Dr. Alan Tyroch Testifies to Lawmakers About Aug. 3 Mass Shooting
The Texas Senate Select Committee on Mass Violence Prevention and Community Safety met at the University of Texas at El Paso on Monday, Oct. 21, to hear testimony from community members impacted by the Aug. 3 mass shooting at the Walmart in East-Central El Paso.
Twenty-two people were killed and more than two dozen injured in one of the deadliest incidents of gun violence in Texas and U.S. history. Community members invited to testify before the committee included elected officials, the father of a victim, and Alan Tyroch, M.D., professor and chair of surgery at TTUHSC El Paso’s Paul L. Foster School of Medicine and surgery chair for Texas Tech Physicians of El Paso.
Dr. Tyroch, chief of surgery and trauma medical director at University Medical Center of El Paso (UMC), testified about what the hospital’s emergency teams — from surgeons and physicians to other health care providers — faced that day and the continuing psychological effects of the incident on all involved.
“UMC received 14 victims in 34 minutes, with four patients in the operating (room) very quickly, and we were simultaneously operating,” he said. “We did a total of seven surgeries that day. We were done by that afternoon. That’s how most shooting events occur. It happens quick, it’s over quick, and then you have all the other events. They’re all sort of predictable to an extent.
“Unfortunately, we lost one patient, a young mother, that afternoon from a lethal injury,” he said. “We did three more surgeries the next day.”
Dr. Tyroch said he told UMC President and CEO Jacob Cintron and TTUHSC El Paso President Richard Lange, M.D., M.B.A., “We’ve got to take care of our own because (post-traumatic stress disorder) is a real thing.”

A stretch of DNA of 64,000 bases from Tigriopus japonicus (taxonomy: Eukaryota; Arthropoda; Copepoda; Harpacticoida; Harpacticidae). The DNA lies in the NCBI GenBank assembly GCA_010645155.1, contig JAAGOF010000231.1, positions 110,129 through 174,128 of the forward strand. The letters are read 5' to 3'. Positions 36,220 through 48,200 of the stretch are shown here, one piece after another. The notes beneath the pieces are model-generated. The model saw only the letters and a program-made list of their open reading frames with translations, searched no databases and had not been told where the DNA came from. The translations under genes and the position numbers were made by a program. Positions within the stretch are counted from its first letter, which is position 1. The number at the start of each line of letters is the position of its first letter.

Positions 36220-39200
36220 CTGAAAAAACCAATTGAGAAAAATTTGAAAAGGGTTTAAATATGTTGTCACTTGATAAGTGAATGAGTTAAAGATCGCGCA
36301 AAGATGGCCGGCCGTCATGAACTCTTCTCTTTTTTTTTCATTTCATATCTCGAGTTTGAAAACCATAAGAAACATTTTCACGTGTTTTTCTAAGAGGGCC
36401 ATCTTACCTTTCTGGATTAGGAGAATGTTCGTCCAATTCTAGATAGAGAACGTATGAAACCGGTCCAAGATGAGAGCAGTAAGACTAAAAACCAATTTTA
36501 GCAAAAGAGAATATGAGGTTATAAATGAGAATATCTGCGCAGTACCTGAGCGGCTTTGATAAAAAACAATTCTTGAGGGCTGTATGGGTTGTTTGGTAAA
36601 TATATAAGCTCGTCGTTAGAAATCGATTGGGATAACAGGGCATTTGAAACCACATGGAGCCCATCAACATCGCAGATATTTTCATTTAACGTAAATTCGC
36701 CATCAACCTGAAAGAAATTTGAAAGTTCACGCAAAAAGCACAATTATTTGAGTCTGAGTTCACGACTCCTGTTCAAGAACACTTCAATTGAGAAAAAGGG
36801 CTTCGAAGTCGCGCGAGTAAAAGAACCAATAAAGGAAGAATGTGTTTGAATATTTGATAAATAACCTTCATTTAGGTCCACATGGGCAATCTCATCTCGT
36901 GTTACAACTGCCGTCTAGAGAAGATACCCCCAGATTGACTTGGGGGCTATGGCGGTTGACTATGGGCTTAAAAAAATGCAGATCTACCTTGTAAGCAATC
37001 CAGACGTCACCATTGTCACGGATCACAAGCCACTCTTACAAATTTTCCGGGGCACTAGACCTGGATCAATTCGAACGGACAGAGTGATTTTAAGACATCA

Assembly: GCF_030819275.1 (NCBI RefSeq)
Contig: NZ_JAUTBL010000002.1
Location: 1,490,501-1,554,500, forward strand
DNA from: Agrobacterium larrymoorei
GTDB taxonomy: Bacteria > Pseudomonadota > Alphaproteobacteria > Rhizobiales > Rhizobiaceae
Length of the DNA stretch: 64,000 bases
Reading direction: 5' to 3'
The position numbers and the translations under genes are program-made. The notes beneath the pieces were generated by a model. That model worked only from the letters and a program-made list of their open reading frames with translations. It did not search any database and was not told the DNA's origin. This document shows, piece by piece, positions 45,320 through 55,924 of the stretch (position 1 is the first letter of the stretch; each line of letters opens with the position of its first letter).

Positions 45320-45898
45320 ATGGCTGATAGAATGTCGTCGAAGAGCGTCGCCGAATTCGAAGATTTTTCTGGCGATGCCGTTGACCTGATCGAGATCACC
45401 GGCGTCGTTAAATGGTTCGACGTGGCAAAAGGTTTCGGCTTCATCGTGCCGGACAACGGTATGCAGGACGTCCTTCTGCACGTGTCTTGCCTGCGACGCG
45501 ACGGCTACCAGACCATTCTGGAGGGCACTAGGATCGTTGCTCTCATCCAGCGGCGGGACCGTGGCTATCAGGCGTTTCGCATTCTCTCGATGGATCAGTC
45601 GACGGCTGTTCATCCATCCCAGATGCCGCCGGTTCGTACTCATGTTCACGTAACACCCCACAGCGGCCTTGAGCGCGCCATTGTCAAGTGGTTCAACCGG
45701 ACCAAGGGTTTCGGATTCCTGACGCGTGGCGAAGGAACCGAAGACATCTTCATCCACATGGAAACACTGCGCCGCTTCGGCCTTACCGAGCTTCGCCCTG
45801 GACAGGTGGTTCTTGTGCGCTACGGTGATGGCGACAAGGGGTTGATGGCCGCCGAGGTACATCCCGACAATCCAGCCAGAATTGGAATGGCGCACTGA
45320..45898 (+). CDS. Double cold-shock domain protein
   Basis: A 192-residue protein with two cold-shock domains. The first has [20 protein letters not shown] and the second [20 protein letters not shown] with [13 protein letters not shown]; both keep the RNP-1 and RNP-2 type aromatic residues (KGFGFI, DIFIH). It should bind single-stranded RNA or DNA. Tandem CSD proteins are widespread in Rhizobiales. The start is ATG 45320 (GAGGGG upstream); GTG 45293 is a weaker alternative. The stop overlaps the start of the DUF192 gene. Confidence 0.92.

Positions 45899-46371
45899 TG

“It’s going to happen,” Dr. Tyroch said of PTSD in the wake of the Aug. 3 tragedy. He compared it to the aftermath of the 2016 Orlando nightclub mass shooting that resulted in 49 fatalities and 53 wounded, as well as other recent active shooter incidents.
“In regard to the Orlando active shooter incident, there is an excellent research publication on the impact of PTSD on surgery residents: 30% of those residents, at three months, had PTSD,” Dr. Tyroch told the committee. “Seven months later, 30% still had PTSD. Maybe not the same people, but other ones. It affects first responders and health care providers — every one of us.”
Immediately following the shooting, UMC and its community partner, Emergence Health Network, set up onsite counseling services for anyone at UMC, particularly first responders, to get help. That assistance was also immediately available onsite for UMC and its partners at the campus for weeks following the event.
Anytime, unexpectedly, a trivial event can trigger an emotional response to the shooting, he explained.
“You don’t know when it’s going to happen,” Dr. Tyroch said. “It can just hit you out of the blue. It hit me out of the blue that Sunday when I saw ‘El Paso Strong’ going down I-10. ‘Oh my God, it’s us,’” he recalled thinking. “It hit home.”
Dr. Tyroch recently expanded upon his experience with the Aug. 3 shooting on “When It Mattered,” a podcast that focuses on leaders and how they learn from adversity. The episode featuring Dr. Tyroch is available for streaming or download at goodstory.io/2019/10/21/dr-alan-tyroch/.